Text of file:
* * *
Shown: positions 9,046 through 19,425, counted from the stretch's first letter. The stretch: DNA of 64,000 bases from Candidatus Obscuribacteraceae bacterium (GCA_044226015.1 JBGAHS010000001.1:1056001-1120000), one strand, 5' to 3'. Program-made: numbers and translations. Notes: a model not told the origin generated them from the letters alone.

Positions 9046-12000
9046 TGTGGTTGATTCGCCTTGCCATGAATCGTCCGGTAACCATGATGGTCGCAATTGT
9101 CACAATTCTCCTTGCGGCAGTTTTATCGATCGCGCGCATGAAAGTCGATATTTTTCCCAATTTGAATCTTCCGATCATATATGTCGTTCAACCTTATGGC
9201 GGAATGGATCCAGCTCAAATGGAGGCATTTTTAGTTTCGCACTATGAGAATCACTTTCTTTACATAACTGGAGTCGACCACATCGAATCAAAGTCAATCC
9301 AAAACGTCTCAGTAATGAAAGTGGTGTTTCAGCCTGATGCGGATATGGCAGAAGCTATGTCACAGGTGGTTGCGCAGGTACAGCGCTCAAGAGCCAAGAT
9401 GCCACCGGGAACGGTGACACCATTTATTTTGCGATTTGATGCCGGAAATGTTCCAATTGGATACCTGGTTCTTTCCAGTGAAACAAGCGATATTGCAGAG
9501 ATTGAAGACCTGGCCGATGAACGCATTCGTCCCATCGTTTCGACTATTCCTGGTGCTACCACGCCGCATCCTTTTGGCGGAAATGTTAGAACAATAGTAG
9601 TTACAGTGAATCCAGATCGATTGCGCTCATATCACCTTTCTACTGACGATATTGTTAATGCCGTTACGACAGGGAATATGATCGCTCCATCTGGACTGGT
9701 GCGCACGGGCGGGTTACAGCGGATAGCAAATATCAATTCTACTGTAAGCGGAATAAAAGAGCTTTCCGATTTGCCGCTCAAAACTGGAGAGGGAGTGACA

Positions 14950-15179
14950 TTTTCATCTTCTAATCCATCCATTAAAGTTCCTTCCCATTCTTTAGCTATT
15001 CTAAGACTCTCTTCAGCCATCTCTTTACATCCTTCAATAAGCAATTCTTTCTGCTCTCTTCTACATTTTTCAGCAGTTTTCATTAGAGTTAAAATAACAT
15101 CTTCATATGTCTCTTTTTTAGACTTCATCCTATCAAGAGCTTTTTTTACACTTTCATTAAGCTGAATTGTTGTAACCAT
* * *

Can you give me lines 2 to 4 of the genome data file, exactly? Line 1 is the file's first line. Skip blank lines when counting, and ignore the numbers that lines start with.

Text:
Positions 9046-12000
9046 TGTGGTTGATTCGCCTTGCCATGAATCGTCCGGTAACCATGATGGTCGCAATTGT
9101 CACAATTCTCCTTGCGGCAGTTTTATCGATCGCGCGCATGAAAGTCGATATTTTTCCCAATTTGAATCTTCCGATCATATATGTCGTTCAACCTTATGGC